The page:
She doesn’t normally let me do this for so long.  Usually she is up and running before I can get the comb through half of her hair.  But today is different.  I am in a hurry, but she is sick and just wants to be close.  She’ll put up with anything to stay in my lap.  So I push Richmond off for a bit and just comb her hair.

I pull the bow and small rubber band from the bag and she doesn’t argue.  Most mornings I would hear No Mommy!  I don’t want anyfing in my hair, but today she holds the bow for me and sits patiently while I comb her unruly locks back into a ponytail.

When she was smaller and mostly bald, I daydreamed about the braids and pig tails and bows and curls that are par for the course when mothering a little girl.  Then once her hair started growing, she let me put it up and comb it and play with it until about 6 months ago.  Then, like most things in childhood, that ended and she stopped letting me do it.  Wanted nuffing in her hair.

So during these times of surrender from her, I just eat it up.

I finish the ponytail and add the bow.   On any other day she’d probably yank on it until it was half out and the bow was on the floor.  But today, she sits and leans her soft head into my chest and I let her.

Friday, February 4, 2011


Please note that the following suspects are armed and deadly.  Do not try and apprehend them on your own.  Call for professional help.

Parent Enemy #1: Brinkley - the repeat offender
He seems so cute and harmless. Look at that puppy face, but do not get pulled in.  Do not let his cuteness break down your defenses.

This suspect has been known to hold his poo during walks only to leave it on the foyer carpet.  He has been known to chew chair legs, stuffed animals and newspaper.  His most recent chewing endeavor...the brand new mud room rug.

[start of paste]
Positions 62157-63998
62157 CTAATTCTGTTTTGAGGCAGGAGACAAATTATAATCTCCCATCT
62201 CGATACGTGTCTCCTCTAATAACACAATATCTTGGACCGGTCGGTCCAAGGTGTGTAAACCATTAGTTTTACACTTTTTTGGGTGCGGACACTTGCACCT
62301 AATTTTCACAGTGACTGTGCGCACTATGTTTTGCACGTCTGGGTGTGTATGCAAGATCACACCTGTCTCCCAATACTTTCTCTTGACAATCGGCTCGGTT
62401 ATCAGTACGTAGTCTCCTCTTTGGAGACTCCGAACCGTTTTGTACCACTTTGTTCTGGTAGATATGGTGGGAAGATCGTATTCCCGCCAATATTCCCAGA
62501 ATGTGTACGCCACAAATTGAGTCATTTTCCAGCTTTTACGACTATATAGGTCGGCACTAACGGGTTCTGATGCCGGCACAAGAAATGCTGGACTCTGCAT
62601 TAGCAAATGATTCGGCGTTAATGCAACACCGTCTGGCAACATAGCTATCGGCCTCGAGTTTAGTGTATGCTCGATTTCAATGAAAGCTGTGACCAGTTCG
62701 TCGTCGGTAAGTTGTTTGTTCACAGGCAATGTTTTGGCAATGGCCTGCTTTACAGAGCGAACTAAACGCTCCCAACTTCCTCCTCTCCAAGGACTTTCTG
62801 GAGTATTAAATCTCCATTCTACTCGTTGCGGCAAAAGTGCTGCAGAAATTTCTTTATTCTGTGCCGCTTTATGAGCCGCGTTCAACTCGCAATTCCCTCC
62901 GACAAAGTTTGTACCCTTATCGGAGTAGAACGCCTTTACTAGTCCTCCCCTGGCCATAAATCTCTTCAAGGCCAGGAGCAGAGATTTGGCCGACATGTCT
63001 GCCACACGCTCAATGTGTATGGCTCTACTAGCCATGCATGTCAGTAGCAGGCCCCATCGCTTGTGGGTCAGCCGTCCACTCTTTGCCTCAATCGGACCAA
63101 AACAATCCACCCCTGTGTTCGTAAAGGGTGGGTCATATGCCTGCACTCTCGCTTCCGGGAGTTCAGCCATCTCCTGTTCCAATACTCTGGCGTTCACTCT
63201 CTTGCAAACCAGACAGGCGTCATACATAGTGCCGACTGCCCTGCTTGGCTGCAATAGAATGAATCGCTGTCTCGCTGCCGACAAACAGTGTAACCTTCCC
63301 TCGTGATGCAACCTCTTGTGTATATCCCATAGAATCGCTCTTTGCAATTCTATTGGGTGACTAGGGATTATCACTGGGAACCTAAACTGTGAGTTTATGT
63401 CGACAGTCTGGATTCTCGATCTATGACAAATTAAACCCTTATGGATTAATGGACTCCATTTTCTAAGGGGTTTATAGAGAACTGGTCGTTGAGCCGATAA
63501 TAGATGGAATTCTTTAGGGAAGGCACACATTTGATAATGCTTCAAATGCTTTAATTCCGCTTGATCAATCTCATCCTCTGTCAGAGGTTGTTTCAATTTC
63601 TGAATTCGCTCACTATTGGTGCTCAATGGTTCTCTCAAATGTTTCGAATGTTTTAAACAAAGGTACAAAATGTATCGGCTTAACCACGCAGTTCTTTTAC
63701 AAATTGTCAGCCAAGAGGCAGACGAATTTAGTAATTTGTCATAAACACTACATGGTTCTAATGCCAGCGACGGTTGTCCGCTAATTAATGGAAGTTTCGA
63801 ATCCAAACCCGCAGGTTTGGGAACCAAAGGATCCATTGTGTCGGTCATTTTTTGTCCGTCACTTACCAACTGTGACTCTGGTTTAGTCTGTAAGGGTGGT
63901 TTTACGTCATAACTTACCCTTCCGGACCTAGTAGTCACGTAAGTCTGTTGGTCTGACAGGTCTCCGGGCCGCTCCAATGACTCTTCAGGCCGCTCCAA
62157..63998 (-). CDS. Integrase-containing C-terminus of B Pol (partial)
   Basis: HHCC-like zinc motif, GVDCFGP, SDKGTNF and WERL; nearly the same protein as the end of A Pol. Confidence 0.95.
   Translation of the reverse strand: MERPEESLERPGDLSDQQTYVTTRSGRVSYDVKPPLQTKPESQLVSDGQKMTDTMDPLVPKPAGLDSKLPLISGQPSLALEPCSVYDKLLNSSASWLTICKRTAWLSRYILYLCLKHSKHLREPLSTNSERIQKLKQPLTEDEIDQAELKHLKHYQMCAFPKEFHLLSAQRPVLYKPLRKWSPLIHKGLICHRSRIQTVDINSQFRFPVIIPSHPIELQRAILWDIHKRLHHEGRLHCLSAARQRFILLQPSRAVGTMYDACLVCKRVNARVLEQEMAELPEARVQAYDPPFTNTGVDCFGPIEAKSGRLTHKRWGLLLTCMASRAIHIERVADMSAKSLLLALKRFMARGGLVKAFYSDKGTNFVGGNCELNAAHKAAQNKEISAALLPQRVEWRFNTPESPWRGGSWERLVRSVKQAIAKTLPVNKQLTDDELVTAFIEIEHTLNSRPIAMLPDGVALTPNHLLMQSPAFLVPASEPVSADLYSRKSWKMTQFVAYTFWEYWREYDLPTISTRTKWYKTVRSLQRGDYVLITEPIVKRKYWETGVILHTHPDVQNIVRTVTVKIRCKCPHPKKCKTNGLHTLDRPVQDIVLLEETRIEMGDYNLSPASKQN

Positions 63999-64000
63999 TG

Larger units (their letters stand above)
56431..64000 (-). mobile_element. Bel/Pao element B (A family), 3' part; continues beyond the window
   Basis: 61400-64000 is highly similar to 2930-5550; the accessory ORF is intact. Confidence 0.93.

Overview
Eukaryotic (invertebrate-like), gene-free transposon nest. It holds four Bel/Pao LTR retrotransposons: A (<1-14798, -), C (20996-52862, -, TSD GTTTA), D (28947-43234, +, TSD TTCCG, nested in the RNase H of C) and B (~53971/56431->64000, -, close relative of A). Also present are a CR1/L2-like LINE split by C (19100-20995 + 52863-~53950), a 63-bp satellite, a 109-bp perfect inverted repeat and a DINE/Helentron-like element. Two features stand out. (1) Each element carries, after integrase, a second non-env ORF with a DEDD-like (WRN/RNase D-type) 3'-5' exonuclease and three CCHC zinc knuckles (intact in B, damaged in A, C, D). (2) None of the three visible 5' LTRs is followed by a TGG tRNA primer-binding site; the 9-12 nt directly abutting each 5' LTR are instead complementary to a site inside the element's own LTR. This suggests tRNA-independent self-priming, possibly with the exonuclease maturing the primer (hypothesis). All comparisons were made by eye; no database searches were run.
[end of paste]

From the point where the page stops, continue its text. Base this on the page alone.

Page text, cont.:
However, by far his most daring and unfathomable action...peeing on the den carpet.  Normally, this would be merely an annoying clean up, but what makes you want to kill him is the timing.  Not only had he just come from outside, but the carpets were LITERALLY cleaned within 24 hours of the episode.

Be afraid, be very afraid and do not leave him in a room alone.

Parent Enemy #2: Ainsley - the mind eFer
Also cute, but so, so cunning and intelligent.  So intelligent that you'd think there's no way she'd have potty accidents.  Oh but you'd be wrong.

Since attending a new school, Ainsley appears to have a potty accident every single day.  This is evident in the fact that she is in different pants every night when her mother arrives to pick her up.

When asked Ainsley, why do you have different pants on?

Her answer: Ummm, I just have an accident and pee in my underpants.

Most recently she pulled an unbelievable stunt.  While her mother put her baby brother to sleep, Ainsley was tasked with going potty on her own.  This is something she's done on her own many times before.  Upon returning to the room, her pajama pants were removed and her underpants had been changed.

Ummm, mommy?  I just changed my underpants, cause I just peed in my pants.

Ainsley?  Why did you pee in your pants?

BEcause mommy, I just peed in my pants.

But why did you pee in  your pants.

(Large, heavy sigh) I just peed in my pants so I need new underpants, but it fine mommy.  I got underpants out my dresser and I have new princess underpants now.

(Large, heavy sigh from mommy) Okay, well where did you pee?  Did it get on the floor.

(Nodding) I pee in the bafroom, I kweened it up.

Show me...

She leads her mother into the bathroom and points to the small area between the toilet and the bathroom matt.

A bit baffled, her mother asks So you came into the bathroom, stood next to the potty and peed on the floor?  Just stood right in this spot and peed?


Why would you do that?

(Large, heavy sighs) I tell you mommy, because I pee in my underpants!

Please note that this suspect is extremely skilled in the art of mind games, confusion and psychological warfare.

Parent Enemy #3: Gatsby - the Keyser Söze
Just when you thought that your oldest dog, your first baby, was the only being in the household that couldn't disappoint you.  You thought that he would never fail you, never disobey you, that he would always do as he was told...or really just that he's always good...BAM, you would be knocked on your rear with reality.

Though he doesn't have as many offenses as the other suspects, his one episode makes up for his lack of regularity.

Imagine entering a dimly lit room, Brinkley asleep on the floor, Ainsley asleep on the bed and Gatsby at full attention.

What's wrong buddy?

He's skittish too, his nerves are not the best.  Immediately you are aware that he's probably done something wrong.  Then you sit on the bed only to feel a slight wetness on your leg.  Turning around, you realize too late that there is a massive puddle of urine in the middle of the comforter, pooled in one of the valley's created by Ainsley's legs.